OPE2 – Operational & Experimental Insights #2

Wednesday, 17 June 2020, 12:15-14:30 CEST, Recommended re-viewing, https://www.youtube.com/playlist?list=PLjQu6nB1DfNCA18Qkp9876XJ_u6385TZi

Wednesday, 17 June 2020, 12:15-16:00 CEST, Non-Live interaction (Chat),  link sent only to Registered people

 

Experiences from Building a Multi-Access Edge Computing Internet of Things Testbed

Alex Mavromatis and Dimitra Simeonidou (University of Bristol, United Kingdom (Great Britain))
Smart applications enabled through Internet of Things (IoT), Artificial Intelligence (AI) and other fast growing technologies are forming a new market for all industries. As this new era of smart technologies is exciting, it can also can be daunting considering the huge amount of new software, hardware and networking concepts. A solution to adjust smoothly to the new era is experimenting over a testbed in order to learn, test and assess the feasibility of new applications. This paper is documenting the experiences and results of building an IoT testbed with an edge computing orientation. The testbed is designed to be adaptable to heterogeneity of devices, and deploy micro-services that are running “”close”” to the users. We present our software architecture for service orchestration, IoT data management and edge node management. The challenges of constructing a testbed outdoors in the city center of Bristol United Kingdom and our approach to solutions are thoroughly reported in this paper, aiming to contribute our lessons learned.

 

AI-Driven Closed-Loop Service Assurance with Service Exposures

Min Xie (Telenor Research & Telenor Group, Norway); Joan Pujol-Roig (Samsung Electronics, United Kingdom (Great Britain)); Foivos Michelinakis (Simula Metropolitan, Norway); Thomas Dreibholz (Simula Metropolitan Centre for Digital Engineering, Norway); Carmen Guerrero (University Carlos III of Madrid, Spain); Adrián Gallego Sánchez (Universidad Carlos III de Madrid, Spain); Wint Yi Poe (Huawei Technologies – European Research Center, Germany); Yue Wang (Samsung Electronics, USA); Ahmed Mustafa Elmokashfi (Simula Research Laboratory, Norway)
Artificial Intelligence (AI) is widely applied in mobile and wireless networks to enhance network operation and service management. Advanced AI mechanisms often require high level of network service exposure in order to access data from as many network elements as possible and execute the AI recommended outcomes into the networks. However, in practice, it is not always feasible to expose the network services to 3rd parties or customers with AI ambitions. Considering that service assurance (SA) is a major area to which AI is applied, this paper describes how a closed-loop SA architecture is associated with the service exposure model in the 5G networks with network slicing. Then we investigate the impact and implication of service exposure on SA. Finally, a set of experiment results are provided to demonstrate the trade-off relationship between the AI ambition and the exposure level in SA.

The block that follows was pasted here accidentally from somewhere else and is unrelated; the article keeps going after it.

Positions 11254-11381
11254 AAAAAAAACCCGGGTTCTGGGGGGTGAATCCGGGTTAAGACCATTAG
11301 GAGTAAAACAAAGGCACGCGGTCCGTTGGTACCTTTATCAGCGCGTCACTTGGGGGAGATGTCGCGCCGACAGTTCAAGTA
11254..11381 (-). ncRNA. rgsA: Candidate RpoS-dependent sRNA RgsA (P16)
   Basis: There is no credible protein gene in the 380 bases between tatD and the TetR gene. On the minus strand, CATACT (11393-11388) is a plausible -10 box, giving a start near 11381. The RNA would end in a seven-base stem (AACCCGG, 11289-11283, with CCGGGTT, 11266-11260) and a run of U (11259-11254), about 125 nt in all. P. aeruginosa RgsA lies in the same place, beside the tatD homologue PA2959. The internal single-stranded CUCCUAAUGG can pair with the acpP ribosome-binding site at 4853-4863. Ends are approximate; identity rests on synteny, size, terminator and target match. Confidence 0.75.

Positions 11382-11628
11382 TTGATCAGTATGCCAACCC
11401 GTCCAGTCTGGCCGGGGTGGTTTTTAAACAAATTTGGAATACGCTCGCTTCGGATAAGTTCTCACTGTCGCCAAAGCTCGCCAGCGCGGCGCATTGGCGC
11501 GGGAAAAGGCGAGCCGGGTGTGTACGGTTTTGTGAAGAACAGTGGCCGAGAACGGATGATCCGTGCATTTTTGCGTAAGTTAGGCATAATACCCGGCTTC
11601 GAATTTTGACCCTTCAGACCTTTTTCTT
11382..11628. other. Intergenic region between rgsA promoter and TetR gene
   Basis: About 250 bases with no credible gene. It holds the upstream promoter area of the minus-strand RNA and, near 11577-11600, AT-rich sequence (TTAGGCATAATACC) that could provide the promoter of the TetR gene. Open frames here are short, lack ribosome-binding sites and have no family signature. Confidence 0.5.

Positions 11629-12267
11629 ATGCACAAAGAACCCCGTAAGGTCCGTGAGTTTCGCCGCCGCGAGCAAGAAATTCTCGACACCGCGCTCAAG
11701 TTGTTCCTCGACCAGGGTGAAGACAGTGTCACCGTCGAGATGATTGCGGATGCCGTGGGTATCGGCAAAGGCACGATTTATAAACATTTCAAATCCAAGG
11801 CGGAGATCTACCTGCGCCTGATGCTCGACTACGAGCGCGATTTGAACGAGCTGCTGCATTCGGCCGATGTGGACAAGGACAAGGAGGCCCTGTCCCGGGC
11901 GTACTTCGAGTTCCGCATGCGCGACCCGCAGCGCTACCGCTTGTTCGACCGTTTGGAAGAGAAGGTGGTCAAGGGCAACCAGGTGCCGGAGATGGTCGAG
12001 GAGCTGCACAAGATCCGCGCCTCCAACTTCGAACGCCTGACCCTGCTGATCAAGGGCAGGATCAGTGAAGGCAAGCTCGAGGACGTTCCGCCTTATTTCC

Real-time Experimental Wireless Testbed with Digital Beamforming at 300 GHz

Georgia D. Ntouni (Intracom Telecom, Greece); Thomas Merkle (Fraunhofer IAF, Germany); Eleftherios Loghis, Georgios Tzeranis, Vassilis Koratzinos, Nikolaos Skentos and Dimitrios S. Kritharidis (Intracom Telecom, Greece)
Antenna arrays implementing beamforming are required in Terahertz (THz) communications to combat the very high propagation losses. In this paper, real-time THz wireless transmission with beamforming at a carrier frequency of 300 GHz is demonstrated for the first time using a single-carrier FPGA-based modem and a uniform linear array with four antenna elements. Digital beamforming is implemented at the modem, which is a prototype based on a millimeter wave (mmWave) communication product. Moreover, suitable converter and signal conditioning boards as an interface to the THz frontends have been fabricated and utilized for the experimental setup. Apart from beamforming, THz specific imperfections of the transceivers as well as their impact on the communication performance have been experimentally explored.

 

Exploiting and Evaluating Live 360 Low Latency Video Streaming Using CMAF

Mikko Uitto (VTT Technical Research Centre of Finland Ltd, Finland); Antti Heikkinen (VTT Technical Research Centre of Finland, Finland)
In this paper, we describe the implemented 360 live video streaming architecture and evaluation setup running in the 5G test network (5GTN), which can be considered beneficial for live educational services and providing a fast situation awareness in medical sector. The concentration is on providing more global HTTP adaptive streaming (HAS) architecture using also CDN components rather than having only a point-to-point solution. With this setup, we evaluate the common media application format (CMAF) usage in HAS context in order to have reliable video transmission method for high bitrate 360 video as well as setting the end-to-end (e2e) latency as low as possible. By this, both uplink and downlink direction are investigated by using wired, wireless, or mobile connection. In addition, the experienced e2e latency is measured. The extensive placement of synchronized network measurement indicators from distinct network nodes help to identify the bottlenecks in mobile video delivery path and verify the CMAF-based usefulness in streaming optimization. 5G key performance indicators delay and throughput are key parameters in 360 live streaming, which can be useful in forming the overall, live view of an educational surgery or even from an accident scene. In such scenarios, mobile networking can be the easiest and often the only option for outputting the important information to relevant users, such as students or doctors.